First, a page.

Honey added to the list of cottage foods that can be sold without licensing

Urban beekeepers ready to profit

TAMPA - For years in Florida, anyone wanting to make a little extra money baking up goodies in their kitchen for sale were usually breaking the law. Food for sale has to be prepared in a state-inspected kitchen.

But a new law has carved out an exemption for certain foods, including one treat that has locals buzzing -- honey.

Rebecca Conroy is an urban beekeeper in Pinellas County who just found out that honey was added to the list of foods that can be prepared and sold in home kitchens.

"It's great news. We don't make honey. The bees make the honey.  All we do is put it in a jar to hand it to someone.  That was the issue," said Conroy who points out that honey is uniquely resistant to spoiling.

Conroy doesn't want to compete with commercial beekeepers - just cover her expenses and promote the health and environmental benefits of local honey.

"To be able to share it with your neighbors without breaking some law is really nice," said Conroy.

Effective this year, the Florida Cottage Food Act allows home cooks to prepare and sell cakes, pies, cereals, breads, jellies, jams and now honey. All such products must carry a cottage food label that lists ingredients and the home address of the producer.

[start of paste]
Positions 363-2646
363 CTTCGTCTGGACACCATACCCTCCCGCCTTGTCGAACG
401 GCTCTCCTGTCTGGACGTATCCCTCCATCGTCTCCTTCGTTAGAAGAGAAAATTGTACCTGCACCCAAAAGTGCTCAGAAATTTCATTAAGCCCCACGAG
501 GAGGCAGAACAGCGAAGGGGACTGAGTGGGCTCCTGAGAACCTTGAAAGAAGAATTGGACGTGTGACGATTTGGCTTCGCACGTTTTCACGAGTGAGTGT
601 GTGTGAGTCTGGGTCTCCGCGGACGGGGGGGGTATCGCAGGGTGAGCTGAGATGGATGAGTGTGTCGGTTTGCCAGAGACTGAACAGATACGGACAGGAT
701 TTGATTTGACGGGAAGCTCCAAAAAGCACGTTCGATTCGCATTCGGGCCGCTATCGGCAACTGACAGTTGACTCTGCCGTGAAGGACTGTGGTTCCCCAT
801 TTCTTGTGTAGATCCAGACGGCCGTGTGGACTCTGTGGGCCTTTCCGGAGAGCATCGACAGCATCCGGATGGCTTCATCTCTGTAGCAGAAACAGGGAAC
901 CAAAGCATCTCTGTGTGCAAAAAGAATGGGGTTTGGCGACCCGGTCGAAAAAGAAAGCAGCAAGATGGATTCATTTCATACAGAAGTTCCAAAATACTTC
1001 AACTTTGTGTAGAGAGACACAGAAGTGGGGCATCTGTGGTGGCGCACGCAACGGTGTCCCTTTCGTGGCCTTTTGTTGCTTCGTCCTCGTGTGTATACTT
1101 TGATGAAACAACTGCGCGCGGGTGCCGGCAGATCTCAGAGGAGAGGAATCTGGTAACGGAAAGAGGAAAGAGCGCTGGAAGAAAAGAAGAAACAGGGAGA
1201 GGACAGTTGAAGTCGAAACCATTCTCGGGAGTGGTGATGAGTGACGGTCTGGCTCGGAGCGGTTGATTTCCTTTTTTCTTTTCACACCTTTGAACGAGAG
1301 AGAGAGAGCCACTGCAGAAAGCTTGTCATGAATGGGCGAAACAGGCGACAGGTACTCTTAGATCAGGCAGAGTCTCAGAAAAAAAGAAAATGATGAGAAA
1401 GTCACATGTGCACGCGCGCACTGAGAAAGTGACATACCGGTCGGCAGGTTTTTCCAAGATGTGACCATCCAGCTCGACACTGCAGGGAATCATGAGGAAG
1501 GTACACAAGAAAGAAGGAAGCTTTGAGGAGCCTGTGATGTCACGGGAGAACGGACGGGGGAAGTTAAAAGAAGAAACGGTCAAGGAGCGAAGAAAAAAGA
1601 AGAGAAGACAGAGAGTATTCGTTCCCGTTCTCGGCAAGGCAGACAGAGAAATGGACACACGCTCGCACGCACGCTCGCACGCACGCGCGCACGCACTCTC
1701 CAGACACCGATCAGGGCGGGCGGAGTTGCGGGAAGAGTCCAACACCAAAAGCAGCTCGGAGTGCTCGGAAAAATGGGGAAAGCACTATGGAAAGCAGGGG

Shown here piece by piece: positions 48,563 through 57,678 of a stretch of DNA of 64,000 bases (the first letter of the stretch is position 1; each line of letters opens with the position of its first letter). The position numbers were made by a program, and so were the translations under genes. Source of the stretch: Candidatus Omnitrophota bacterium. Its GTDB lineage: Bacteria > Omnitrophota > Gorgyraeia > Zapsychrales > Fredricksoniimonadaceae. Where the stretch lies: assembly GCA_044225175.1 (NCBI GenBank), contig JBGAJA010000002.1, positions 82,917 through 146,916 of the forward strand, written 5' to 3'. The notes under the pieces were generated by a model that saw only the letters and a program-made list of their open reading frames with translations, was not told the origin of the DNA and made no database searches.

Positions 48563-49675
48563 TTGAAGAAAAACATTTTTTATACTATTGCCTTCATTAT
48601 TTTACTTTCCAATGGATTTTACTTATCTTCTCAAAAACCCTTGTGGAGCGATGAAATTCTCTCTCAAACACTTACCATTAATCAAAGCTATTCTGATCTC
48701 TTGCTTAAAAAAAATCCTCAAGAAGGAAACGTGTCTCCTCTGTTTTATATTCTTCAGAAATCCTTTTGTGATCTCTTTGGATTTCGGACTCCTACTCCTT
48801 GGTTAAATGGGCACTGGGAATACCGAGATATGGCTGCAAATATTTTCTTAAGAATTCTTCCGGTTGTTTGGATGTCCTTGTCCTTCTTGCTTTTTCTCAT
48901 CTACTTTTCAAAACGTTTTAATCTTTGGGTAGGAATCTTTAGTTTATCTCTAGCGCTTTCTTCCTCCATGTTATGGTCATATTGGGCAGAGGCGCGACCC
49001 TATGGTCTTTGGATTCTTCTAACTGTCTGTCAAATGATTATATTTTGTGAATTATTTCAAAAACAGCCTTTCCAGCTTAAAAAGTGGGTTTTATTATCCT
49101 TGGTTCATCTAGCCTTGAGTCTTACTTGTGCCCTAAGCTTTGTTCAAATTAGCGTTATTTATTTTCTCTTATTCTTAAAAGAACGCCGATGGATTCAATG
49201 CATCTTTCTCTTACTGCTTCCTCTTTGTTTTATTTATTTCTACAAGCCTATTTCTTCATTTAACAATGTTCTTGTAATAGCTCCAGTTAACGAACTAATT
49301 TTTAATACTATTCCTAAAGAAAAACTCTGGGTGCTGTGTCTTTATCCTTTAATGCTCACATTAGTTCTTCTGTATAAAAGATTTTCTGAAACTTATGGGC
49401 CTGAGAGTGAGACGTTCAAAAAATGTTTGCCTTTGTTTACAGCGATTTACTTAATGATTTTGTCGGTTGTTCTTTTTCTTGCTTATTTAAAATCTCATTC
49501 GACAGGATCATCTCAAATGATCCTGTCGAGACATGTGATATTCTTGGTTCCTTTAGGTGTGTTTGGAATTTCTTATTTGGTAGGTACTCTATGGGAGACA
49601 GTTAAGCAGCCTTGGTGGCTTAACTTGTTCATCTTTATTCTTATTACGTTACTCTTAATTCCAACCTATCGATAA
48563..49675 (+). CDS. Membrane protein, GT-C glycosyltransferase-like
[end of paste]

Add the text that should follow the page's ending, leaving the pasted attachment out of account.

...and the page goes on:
Paula Deen's food empire started as a cottage industry in her Georgia home. Deen whipped up cookies and sandwiches for her sons to sell to local restaurants.

Home chefs in Florida are limited to no more than $15,000 in sales per year and the products can only be sold person to person - not through stores or the internet.

Many products still require permits and state inspections including canned fruits and vegetables and meat products.

Rebecca Conroy feels honey will be the safest product of all.

"Honey doesn't go bad and it's a natural disinfectant, so any problem putting it in a jar sort of takes care of itself."

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